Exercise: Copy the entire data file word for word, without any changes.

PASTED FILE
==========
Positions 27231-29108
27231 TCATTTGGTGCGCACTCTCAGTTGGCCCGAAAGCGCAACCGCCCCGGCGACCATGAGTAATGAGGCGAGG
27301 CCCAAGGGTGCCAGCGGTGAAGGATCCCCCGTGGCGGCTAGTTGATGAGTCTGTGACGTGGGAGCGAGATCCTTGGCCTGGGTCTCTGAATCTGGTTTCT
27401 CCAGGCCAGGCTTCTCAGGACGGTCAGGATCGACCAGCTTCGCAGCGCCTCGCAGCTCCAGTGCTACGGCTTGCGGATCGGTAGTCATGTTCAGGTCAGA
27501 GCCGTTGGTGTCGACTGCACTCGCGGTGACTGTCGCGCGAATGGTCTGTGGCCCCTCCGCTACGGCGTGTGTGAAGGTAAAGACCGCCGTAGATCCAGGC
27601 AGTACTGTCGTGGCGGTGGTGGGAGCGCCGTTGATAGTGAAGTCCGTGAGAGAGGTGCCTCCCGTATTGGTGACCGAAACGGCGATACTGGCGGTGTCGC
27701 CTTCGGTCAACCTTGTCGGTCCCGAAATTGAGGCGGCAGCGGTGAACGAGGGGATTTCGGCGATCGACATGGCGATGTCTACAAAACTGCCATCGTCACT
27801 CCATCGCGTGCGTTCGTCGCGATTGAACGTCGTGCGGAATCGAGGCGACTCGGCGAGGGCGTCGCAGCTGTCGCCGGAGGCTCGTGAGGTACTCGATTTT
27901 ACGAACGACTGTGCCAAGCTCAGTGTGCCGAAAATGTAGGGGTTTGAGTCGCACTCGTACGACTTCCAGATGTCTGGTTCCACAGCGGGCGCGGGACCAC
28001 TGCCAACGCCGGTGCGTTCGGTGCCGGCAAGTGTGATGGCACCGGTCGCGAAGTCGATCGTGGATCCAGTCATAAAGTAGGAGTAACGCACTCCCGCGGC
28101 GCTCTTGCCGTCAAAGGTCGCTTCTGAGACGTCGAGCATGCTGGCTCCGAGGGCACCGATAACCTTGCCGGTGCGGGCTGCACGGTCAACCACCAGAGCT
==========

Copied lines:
Positions 27231-29108
27231 TCATTTGGTGCGCACTCTCAGTTGGCCCGAAAGCGCAACCGCCCCGGCGACCATGAGTAATGAGGCGAGG
27301 CCCAAGGGTGCCAGCGGTGAAGGATCCCCCGTGGCGGCTAGTTGATGAGTCTGTGACGTGGGAGCGAGATCCTTGGCCTGGGTCTCTGAATCTGGTTTCT
27401 CCAGGCCAGGCTTCTCAGGACGGTCAGGATCGACCAGCTTCGCAGCGCCTCGCAGCTCCAGTGCTACGGCTTGCGGATCGGTAGTCATGTTCAGGTCAGA
27501 GCCGTTGGTGTCGACTGCACTCGCGGTGACTGTCGCGCGAATGGTCTGTGGCCCCTCCGCTACGGCGTGTGTGAAGGTAAAGACCGCCGTAGATCCAGGC
27601 AGTACTGTCGTGGCGGTGGTGGGAGCGCCGTTGATAGTGAAGTCCGTGAGAGAGGTGCCTCCCGTATTGGTGACCGAAACGGCGATACTGGCGGTGTCGC
27701 CTTCGGTCAACCTTGTCGGTCCCGAAATTGAGGCGGCAGCGGTGAACGAGGGGATTTCGGCGATCGACATGGCGATGTCTACAAAACTGCCATCGTCACT
27801 CCATCGCGTGCGTTCGTCGCGATTGAACGTCGTGCGGAATCGAGGCGACTCGGCGAGGGCGTCGCAGCTGTCGCCGGAGGCTCGTGAGGTACTCGATTTT
27901 ACGAACGACTGTGCCAAGCTCAGTGTGCCGAAAATGTAGGGGTTTGAGTCGCACTCGTACGACTTCCAGATGTCTGGTTCCACAGCGGGCGCGGGACCAC
28001 TGCCAACGCCGGTGCGTTCGGTGCCGGCAAGTGTGATGGCACCGGTCGCGAAGTCGATCGTGGATCCAGTCATAAAGTAGGAGTAACGCACTCCCGCGGC
28101 GCTCTTGCCGTCAAAGGTCGCTTCTGAGACGTCGAGCATGCTGGCTCCGAGGGCACCGATAACCTTGCCGGTGCGGGCTGCACGGTCAACCACCAGAGCT